On November 15, 2010, Defendants NYPD, Ueberacher, Kelly, the City of New York, and Bloomberg filed an answer to the Complaint. On November 29, 2010, Defendants State of New York and Patterson moved to dismiss the Complaint pursuant to Fed. R. Civ. P. 12(b)(6). Plaintiff failed to submit opposition papers or otherwise respond to the motion. By endorsed letter dated February 9, 2011, the Court granted those Defendants' motion to dismiss and ordered that the action be closed.
On February 24, 2011, Plaintiff moved to re-open the case against Defendants NYPD, Ueberacher, Kelly, the City of New York, and Bloomberg (collectively, "Defendants"). By letter dated March 1, 2011, Defendants opposed that request and, alternatively, requested a briefing schedule for its summary judgment motion. The Court granted Plaintiff's request to re-open the case and endorsed Defendants' proposed briefing schedule.
On April 15, 2011, Defendants moved for summary judgment and attached an affidavit from Deputy Inspector Rodney Harrison, the commanding officer at the 28th Precinct, who attested to a recent spike in residential burglaries in the vicinity of Plaintiff's stop prior to March 9, 2009, based on his review of certain "NYPD records" including "crime statistics and documents regarding burglaries." (Decl. of Brian J. Farrar dated April 15, 2011, ECF No. 20, Ex. D ("Harrison Aff.")) On April 29, 2011, Plaintiff moved to compel the production of the underlying data and statistics referred to in Harrison's affidavit. Defendants initially sought a protective order prior to disclosing said information and the Court permitted Defendants to move for such an order on or before July 8, 2011. After further review, Defendants instead requested permission to withdraw certain portions of the summary judgment motion, including the April 15, 2011 Declaration of Brian J. Farrar. This request was granted, and Defendants withdrew their summary judgment motion with leave to file a revised version by July 22, 2011.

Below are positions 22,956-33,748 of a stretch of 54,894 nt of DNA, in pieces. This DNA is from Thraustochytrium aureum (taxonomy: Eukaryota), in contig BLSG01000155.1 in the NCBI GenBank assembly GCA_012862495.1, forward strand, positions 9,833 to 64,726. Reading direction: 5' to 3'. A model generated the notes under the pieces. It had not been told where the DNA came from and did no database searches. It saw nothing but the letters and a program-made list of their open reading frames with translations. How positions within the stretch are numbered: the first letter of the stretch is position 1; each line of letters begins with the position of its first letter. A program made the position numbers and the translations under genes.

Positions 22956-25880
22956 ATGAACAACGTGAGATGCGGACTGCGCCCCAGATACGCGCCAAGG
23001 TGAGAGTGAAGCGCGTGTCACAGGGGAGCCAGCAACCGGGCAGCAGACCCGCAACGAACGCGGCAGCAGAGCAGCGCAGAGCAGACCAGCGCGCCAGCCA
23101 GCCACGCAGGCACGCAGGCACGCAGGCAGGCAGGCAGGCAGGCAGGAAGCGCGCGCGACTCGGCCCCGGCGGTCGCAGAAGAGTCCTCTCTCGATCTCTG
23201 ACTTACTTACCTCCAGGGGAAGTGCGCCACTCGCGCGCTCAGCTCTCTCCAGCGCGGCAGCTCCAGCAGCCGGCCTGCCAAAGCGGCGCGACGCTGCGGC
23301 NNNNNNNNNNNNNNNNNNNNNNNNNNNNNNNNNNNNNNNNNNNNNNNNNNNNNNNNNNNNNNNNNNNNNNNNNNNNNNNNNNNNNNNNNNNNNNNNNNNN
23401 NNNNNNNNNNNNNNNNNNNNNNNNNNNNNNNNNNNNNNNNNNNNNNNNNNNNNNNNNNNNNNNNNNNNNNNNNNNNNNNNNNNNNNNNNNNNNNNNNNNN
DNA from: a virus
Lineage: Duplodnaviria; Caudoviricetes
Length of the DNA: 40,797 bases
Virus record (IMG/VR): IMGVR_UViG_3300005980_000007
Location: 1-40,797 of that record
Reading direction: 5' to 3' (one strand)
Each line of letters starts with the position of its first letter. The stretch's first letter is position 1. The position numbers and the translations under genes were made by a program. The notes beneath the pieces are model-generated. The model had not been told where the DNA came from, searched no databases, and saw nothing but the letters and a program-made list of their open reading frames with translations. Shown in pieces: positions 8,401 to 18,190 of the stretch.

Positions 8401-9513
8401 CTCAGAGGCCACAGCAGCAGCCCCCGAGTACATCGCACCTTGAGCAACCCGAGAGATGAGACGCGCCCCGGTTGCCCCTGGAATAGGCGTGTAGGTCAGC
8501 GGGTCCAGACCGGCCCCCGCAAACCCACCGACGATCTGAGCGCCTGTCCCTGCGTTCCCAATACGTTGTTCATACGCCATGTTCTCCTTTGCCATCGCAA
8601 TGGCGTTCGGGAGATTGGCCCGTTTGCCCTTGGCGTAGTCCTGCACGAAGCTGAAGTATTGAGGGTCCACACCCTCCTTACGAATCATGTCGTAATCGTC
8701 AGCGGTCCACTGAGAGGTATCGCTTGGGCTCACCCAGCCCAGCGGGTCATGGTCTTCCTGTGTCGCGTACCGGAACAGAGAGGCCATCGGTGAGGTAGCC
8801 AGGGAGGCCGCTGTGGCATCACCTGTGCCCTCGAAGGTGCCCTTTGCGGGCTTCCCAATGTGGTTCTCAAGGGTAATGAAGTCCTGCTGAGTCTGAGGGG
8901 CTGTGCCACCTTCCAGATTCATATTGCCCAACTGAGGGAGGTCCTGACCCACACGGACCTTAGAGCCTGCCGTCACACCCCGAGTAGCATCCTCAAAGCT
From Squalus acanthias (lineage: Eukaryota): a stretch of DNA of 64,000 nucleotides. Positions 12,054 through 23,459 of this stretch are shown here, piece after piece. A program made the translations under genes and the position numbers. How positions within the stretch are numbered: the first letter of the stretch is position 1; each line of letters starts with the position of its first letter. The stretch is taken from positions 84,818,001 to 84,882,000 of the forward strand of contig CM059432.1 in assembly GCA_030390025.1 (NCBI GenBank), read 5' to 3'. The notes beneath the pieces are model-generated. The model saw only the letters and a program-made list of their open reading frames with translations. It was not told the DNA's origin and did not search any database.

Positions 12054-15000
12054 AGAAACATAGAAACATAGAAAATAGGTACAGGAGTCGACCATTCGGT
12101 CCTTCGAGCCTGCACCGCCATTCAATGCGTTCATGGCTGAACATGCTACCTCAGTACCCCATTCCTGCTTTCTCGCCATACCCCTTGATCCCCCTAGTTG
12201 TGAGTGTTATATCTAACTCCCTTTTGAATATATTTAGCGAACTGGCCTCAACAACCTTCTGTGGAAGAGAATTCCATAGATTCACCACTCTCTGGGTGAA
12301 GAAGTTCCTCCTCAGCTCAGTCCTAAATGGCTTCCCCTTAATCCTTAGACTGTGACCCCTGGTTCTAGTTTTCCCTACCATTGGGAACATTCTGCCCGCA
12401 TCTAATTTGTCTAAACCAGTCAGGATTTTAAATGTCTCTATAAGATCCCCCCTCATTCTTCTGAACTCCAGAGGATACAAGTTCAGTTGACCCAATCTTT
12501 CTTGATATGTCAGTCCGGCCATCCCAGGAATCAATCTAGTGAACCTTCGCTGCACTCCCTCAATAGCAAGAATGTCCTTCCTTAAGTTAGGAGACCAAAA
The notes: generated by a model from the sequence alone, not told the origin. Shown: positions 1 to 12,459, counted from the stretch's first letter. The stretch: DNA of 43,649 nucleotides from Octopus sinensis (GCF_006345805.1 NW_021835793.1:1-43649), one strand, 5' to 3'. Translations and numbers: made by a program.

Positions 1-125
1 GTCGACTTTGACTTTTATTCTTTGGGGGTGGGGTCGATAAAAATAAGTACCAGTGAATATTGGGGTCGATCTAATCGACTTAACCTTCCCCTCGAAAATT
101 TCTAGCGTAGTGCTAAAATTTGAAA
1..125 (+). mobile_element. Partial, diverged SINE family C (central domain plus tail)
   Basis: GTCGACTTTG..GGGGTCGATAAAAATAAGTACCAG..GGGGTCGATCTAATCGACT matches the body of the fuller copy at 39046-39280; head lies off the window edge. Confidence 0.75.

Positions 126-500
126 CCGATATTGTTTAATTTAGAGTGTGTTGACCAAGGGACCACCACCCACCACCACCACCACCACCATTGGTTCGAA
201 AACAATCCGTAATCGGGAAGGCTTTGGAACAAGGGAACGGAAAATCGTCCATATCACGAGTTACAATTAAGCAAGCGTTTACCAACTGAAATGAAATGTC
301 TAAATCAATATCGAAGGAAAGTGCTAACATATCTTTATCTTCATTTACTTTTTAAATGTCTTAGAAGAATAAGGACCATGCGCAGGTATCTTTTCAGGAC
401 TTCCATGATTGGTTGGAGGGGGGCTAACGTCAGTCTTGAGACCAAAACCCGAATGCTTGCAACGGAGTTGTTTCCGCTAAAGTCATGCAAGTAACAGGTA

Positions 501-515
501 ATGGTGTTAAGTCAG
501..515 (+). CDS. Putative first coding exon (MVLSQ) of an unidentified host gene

On July 22, 2011, Defendants submitted a revised motion for summary judgment pursuant to Fed. R. Civ. P. 56. Therein, Defendants moved for summary judgment on the grounds that: (1) Plaintiff has failed to state a cognizable section 1983 claim; (2) Defendant Ueberacher is entitled to qualified immunity; (3) Plaintiff has failed to state a claim for racial discrimination; (4) Defendants Kelly and Bloomberg had no personal involvement in the incident alleged in the Complaint; (5) Plaintiff has failed to state a Monell claim; (6) the NYPD is not a suable entity; and (7) the Court should decline to exercise jurisdiction over any remaining state law claims. (Defs.' Mem. in Supp. of their Mot. for Summ. J. dated July 22, 2011, ECF No. 27 ("Defs.' Summ. J. Mem.") at 3.)
Attached to the motion was an affidavit from Ueberacher, who attested to the events taking place on March 9, 2011.*fn2 Therein, Ueberacher states, in relevant part: